Derek Jeter's Farewell: Can Anyone Replace the Captain? - Rolling Stone
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Farewell to the Captain: Can Anyone Replace Derek Jeter?

When the Yankees great says goodbye, who will become the face of Major League Baseball?

Derek JeterDerek Jeter

Derek Jeter

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Baseball’s version of the Perfect Storm touched down somewhere between second and third at Yankee Stadium on June 2, 1995. Three days after he made his major league debut in Seattle, Derek Jeter started his first game in New York, beginning a career that can be defined as the most iconic of his era.

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Obviously, if it weren’t for the Hall of Fame credentials Jeter has amassed in the 20 seasons since, this wouldn’t be so. Credit is due, but fate also had a hand in it. The Yankee great played the most important position on the most talked-about team in the (as much as this Chicagoan hates to admit it) perfect city his entire career.

Had one of the five teams picking ahead of the Yankees in the 1992 amateur draft taken the Captain, he probably still would have landed in the Hall of Fame – just a few rings lighter and without the adornment of all the accolades.

But let’s leave the “what if” game to baseball’s burnouts; this guy was the game’s version of a blowtorch.

Five World Series rings, seven American League pennants, 14 All-Star Game selections, five Gold Gloves, five Silver Sluggers and one appearance on Fortune magazine’s “50 Greatest World Leaders” list. Off the field, there’s been a chain of New York health clubs, a list of endorsements that could fill the Nordstrom catalogue and a roster of ex-girlfriends that would make Hugh Hefner question his masculinity. It all made Jeter not only part of baseball history but a piece of Americana.

He was so perfect in his two decades under the brightest of spotlights that if he hired a publicist it may have been little more than a charitable donation.

And now, he’s saying goodbye to the game. As the Jeter farewell tour rounds second base, one can’t help but wonder: Who will replace him as the face of Major League Baseball? The answer is probably “Nobody,” though a few of baseball’s young guns could one day join him in the game’s royal court.

Mike Trout, CF, Los Angeles Angels of Anaheim

Trout plays the second-most glamorous position in the second-biggest media market in the country, but he’s doing it for the wrong L.A. franchise. The crosstown Dodgers are the national brand while the Angels play little brother.

But Trout is considered baseball’s best player, though he is only 22. A five-tool player that can excite in the batter’s box, on the bases and in the field, Trout’s talent alone earns him national attention.

Bryce Harper, LF, Washington Nationals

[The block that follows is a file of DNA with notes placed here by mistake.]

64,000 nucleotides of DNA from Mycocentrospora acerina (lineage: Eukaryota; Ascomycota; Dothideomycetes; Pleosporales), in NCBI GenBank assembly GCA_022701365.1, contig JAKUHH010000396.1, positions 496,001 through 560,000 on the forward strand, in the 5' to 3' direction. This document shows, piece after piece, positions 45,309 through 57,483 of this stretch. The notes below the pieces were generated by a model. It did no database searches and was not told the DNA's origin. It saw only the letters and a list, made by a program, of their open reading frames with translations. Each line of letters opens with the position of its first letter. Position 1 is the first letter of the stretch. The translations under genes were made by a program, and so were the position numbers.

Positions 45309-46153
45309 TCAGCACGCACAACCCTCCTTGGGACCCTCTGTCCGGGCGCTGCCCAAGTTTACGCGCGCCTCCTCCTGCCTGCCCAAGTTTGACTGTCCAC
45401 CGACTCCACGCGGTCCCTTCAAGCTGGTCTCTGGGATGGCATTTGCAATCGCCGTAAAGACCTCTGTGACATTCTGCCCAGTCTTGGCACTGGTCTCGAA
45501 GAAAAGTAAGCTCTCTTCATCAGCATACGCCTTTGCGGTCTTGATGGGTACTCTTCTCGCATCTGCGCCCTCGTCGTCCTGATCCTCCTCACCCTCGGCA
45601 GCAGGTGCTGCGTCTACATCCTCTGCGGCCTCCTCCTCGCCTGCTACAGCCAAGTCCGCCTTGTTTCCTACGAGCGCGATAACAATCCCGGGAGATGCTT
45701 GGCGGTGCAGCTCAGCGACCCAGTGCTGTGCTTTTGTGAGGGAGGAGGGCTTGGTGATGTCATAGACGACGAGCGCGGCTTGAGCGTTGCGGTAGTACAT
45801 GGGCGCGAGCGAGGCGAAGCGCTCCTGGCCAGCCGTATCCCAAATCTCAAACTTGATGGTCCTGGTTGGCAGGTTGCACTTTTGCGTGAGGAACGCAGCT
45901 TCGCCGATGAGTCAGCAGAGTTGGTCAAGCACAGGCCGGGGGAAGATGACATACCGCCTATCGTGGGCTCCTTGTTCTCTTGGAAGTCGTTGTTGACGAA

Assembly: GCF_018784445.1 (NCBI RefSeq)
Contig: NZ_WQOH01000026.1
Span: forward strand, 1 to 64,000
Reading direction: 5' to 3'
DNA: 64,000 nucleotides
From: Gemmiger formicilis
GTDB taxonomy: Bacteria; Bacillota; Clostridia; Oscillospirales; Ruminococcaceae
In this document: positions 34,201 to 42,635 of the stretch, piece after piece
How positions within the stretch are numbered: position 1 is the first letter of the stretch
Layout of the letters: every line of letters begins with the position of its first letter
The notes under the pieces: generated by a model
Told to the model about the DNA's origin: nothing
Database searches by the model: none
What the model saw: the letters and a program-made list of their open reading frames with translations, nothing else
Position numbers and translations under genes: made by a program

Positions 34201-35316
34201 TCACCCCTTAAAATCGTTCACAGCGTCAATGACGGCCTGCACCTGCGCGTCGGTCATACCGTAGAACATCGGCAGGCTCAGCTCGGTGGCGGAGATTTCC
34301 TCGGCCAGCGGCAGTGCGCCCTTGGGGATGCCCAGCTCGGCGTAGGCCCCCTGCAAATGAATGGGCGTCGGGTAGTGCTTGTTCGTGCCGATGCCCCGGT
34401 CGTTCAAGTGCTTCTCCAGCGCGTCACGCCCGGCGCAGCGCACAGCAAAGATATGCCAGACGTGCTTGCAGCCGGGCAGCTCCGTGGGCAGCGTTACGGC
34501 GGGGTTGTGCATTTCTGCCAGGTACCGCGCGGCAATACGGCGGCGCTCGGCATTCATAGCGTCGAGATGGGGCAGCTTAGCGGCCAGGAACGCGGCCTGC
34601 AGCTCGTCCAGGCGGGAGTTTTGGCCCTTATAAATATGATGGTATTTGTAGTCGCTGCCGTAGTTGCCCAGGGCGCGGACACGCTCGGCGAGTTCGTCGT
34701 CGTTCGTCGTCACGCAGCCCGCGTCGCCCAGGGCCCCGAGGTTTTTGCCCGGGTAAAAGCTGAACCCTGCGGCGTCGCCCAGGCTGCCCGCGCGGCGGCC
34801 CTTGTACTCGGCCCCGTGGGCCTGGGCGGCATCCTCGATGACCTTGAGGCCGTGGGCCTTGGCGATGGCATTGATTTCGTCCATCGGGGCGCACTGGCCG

This guy likes the spotlight so much he actually could end up wearing Yankee pinstripes one day. Harper has the charisma, the potential and the swagger – all the off-the-field tools to be one of baseball’s most marketable players.

Now all he needs to work on is his game on the field. He has never hit better than .274 and only has three home runs this season. 

Andrew McCutchen, CF, Pittsburgh Pirates

McCutchen could end up having a Ken Griffey Jr.-esque kind of career with his ability to play a dominant center field and anchor any major league lineup.  He’s the reigning National League MVP, and has a personality that makes him a favorite of both fans and sponsors alike (he’s also not afraid to admit he loves “Devious Maids.”)

But short of getting a video game named after him like the aforementioned Griffey, McCutchen will need to play in a bigger city to earn Jeter status.

Buster Posey, C/1B, San Francisco Giants

Seems counterintuitive for an icon to be someone whose face you don’t see most of the game, but Posey seems destined to be a full-time first baseman to lessen the risk of injury.

Posey is a two-time World Series champ, won the NL MVP in 2012 and was named Rookie of the Year in ’10. He’s also more-or-less a .300 hitter (though he is only at .286 this season) and plays on a Giants team that always seems to be in playoff contention.

Troy Tulowitzki, SS, Colorado Rockies

Tulowitzki is the best-hitting shortstop in the game today, in fact the only one hitting in the .300s. He leads the league with a .340 average, and at the moment, holds the pole position in a crowded field of contenders for the NL MVP Award.

But he doesn’t have the off-the-field persona like Jeter. You won’t turn on the TV and see Tulowitzki, unless, of course, you’re watching the Rockies. Oh, and also unlike the Captain, Tulo can’t seem to stay healthy: Just yesterday, he was placed on the Disabled List once again.

Clayton Kershaw, P, Los Angeles Dodgers

The chances of any pitcher reaching the heights of Jeter are very minimal. They don’t play enough.

But Kershaw has the goods. In the previous five seasons heading into this year, Kershaw has never had an ERA in the threes and has a 1.92 ERA this season. He’s won two of the last three Cy Young Awards in the NL, and may be baseball’s best pitcher. Oh, and like Jeter, Kershaw figures to play in plenty of big games with a team that looks like it will compete for many years to come, and an ownership group committed to keeping it that way.

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